Following the guidelines of those in power – those that I really struggle to believe, on a daily basis, have serious matters in-hand — I put off grocery shopping as long as I could. Coffee, the last boiled egg, a stale heel of bread and some frozen berries was breakfast. Nothing else remained in my ‘fridge except a questionable-looking, half-consumed smoothie. I headed out to my usual food store. Not a very big place. Almost like a bodega. I should have expected then – and I did, really – a line just to enter the place. It snaked down the length of the store, and the lengths of both adjacent stores. The single-file faces of the people waiting – the requisite six feet apart – were grim, bored, tired-looking. Jeans. Saris. Sweatpants. Yoga pants. Slippers. Masked, and un-masked. There didn’t seem to be much talking, even between those that had obviously come there together. What an odd scene. It felt like the olden-days of rationing. Then it hit me: we are rationing now. Human contact. Joy. Conversation. In some cases, civility and common sense. It’s creating a palpable mix of weariness and tension.
One of the store clerks — a line-enforcer, apparently — hung out with us and told Sesame Street-caliber jokes. No one laughed but he didn’t seem to mind. I’d left my phone in my car and had nothing to read beyond my shopping list. I felt awkward and constrained. I looked ahead as we inched forward, careful to keep my distance from the man in front of me. Stopping again, I looked behind, at the young woman who was standing, like me, sans phone or book. Ok; no eye contact happening. Everyone behind and ahead seemed to be looking down or away.
I heard a great line today, as I was getting ready to make my tight commute to the store and back. A woman was sharing her fatigue online and said, “Well, here we are: the 87th day of March.” Exactly. March has always been a long work month. Under current circumstances, it seems weirdly never-ending and ominous. For me, pretty much a month of Groundhog Day (the movie) moments. House cleaning; laundry; dog-walking; gardening; reading and streaming. Rinse and repeat. But one aspect of March has felt completely random, unexpected, and curious.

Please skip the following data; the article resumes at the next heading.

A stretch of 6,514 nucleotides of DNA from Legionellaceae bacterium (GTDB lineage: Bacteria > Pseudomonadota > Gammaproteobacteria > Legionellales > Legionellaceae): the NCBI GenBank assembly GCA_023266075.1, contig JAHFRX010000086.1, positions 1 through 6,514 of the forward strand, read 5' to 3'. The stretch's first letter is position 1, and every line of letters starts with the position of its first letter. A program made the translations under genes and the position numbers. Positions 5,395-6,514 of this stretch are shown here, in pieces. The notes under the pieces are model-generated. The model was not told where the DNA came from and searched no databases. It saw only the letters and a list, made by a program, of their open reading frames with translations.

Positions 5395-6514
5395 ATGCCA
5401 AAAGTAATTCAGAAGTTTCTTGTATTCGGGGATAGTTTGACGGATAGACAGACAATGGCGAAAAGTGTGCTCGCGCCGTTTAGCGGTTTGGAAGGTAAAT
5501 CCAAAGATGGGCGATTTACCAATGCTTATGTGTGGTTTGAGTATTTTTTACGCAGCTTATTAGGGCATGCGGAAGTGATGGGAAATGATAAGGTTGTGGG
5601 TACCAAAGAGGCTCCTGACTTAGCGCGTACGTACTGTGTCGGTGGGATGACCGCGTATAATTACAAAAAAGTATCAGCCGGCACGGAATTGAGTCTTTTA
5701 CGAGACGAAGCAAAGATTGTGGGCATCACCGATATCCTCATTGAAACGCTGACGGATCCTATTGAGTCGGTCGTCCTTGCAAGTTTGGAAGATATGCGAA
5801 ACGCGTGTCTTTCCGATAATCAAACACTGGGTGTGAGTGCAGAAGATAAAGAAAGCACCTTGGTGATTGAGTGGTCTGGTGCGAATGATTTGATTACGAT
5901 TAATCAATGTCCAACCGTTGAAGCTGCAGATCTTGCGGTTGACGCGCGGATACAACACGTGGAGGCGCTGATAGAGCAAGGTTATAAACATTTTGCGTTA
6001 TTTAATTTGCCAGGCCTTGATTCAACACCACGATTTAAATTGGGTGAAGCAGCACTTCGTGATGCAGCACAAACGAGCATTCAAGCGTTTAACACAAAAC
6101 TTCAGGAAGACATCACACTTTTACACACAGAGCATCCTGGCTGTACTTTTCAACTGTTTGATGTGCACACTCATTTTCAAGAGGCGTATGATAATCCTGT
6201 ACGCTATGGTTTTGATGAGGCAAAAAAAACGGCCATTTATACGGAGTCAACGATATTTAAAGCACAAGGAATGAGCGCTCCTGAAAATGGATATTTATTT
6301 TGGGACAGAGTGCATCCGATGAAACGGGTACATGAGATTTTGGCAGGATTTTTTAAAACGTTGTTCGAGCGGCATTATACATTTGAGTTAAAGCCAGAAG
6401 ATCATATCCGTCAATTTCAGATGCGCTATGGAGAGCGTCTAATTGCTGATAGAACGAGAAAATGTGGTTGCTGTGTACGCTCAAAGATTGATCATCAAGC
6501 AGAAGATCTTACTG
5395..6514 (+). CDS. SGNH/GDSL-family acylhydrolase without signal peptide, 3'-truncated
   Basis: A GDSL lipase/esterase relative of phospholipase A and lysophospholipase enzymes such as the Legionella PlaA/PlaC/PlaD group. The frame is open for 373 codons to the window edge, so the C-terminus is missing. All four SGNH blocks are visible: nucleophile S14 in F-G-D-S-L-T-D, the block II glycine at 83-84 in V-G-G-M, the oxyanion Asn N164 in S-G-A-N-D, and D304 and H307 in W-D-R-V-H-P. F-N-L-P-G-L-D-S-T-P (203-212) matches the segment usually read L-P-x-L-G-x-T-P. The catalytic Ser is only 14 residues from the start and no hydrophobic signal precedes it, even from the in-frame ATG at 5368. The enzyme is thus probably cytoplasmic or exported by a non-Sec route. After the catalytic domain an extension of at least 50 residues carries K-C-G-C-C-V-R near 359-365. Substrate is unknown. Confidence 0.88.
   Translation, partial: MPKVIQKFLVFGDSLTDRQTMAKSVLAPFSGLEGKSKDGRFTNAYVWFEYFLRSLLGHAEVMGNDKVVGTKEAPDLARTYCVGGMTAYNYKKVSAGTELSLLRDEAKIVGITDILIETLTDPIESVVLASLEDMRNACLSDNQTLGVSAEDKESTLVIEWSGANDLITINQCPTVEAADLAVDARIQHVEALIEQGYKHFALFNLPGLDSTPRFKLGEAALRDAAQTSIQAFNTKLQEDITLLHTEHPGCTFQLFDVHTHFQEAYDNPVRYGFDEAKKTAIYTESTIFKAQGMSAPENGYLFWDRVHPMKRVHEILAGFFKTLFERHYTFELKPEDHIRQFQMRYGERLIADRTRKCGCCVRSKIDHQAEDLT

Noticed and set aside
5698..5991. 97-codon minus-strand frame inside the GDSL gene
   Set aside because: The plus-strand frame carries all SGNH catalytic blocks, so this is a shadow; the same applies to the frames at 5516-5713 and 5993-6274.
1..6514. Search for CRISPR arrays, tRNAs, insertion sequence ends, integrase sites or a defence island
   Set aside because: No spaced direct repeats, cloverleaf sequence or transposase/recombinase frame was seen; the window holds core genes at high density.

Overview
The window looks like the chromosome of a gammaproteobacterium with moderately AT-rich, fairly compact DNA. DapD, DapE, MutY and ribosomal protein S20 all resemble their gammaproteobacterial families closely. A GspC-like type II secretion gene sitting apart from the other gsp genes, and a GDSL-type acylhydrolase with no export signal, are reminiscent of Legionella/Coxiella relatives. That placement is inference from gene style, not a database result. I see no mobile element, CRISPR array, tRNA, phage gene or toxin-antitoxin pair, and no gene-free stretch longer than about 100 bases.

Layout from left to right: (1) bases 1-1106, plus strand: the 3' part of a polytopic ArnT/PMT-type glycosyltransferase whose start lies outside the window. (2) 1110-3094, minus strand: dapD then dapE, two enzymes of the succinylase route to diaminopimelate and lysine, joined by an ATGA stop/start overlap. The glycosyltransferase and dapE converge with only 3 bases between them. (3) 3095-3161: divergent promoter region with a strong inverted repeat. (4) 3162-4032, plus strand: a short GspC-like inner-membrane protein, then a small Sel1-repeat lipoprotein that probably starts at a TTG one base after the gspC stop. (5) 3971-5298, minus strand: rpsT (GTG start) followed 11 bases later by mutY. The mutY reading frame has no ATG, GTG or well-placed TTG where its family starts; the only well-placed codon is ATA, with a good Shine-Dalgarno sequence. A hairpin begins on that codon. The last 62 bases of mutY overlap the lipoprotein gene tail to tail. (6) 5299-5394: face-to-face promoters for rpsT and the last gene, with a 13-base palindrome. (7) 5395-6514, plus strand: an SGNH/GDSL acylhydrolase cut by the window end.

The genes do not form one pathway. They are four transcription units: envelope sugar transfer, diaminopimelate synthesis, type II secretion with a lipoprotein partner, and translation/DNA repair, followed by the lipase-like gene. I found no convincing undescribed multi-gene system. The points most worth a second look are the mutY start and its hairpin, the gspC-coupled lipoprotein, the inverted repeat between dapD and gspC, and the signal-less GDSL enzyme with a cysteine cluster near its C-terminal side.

It started about two weeks ago. Just before we were given Stay Put orders. Out and about, I ran into someone I hadn’t seen in over ten years. And, later that same day I got a phone call from someone else I hadn’t heard from in almost six months, now living in Las Vegas. Three days later, a similar event: a text from a former-love of mine. Since we’d parted he’d been married twice, but had kept me in his Contacts. A trickle soon turned into a flood: calls, texts, emails of re-connection — with people I’d been so close to — after months, years, and even a decade of interrupted conversations. Lost friendships. But… not lost, as it turns out.
“I’ve been thinking about you…” is the lovely way that so many re-connections are happening now. “I’ve been wondering if you’re ok?” How much sweeter these words sound and feel; not only after a long spell of silence (for whatever reason), but in this time of instability, insecurity and even mortal danger. And suddenly it doesn’t even matter Why You Never Called; or that You Moved Away Without Even Telling Me; or, That Thing You Said Really Hurt Me. This frightening time – even before The Virus — prompting a scarcity and ‘rationing’ of our humanity has, I think, somehow been a catalyst. At least in my world. To re-think and re-calibrate whatever went sideways. But without analysis. Or recriminations. Just the simple, heartfelt statement: “I’ve really missed you”. What an unmistakable Silver Lining.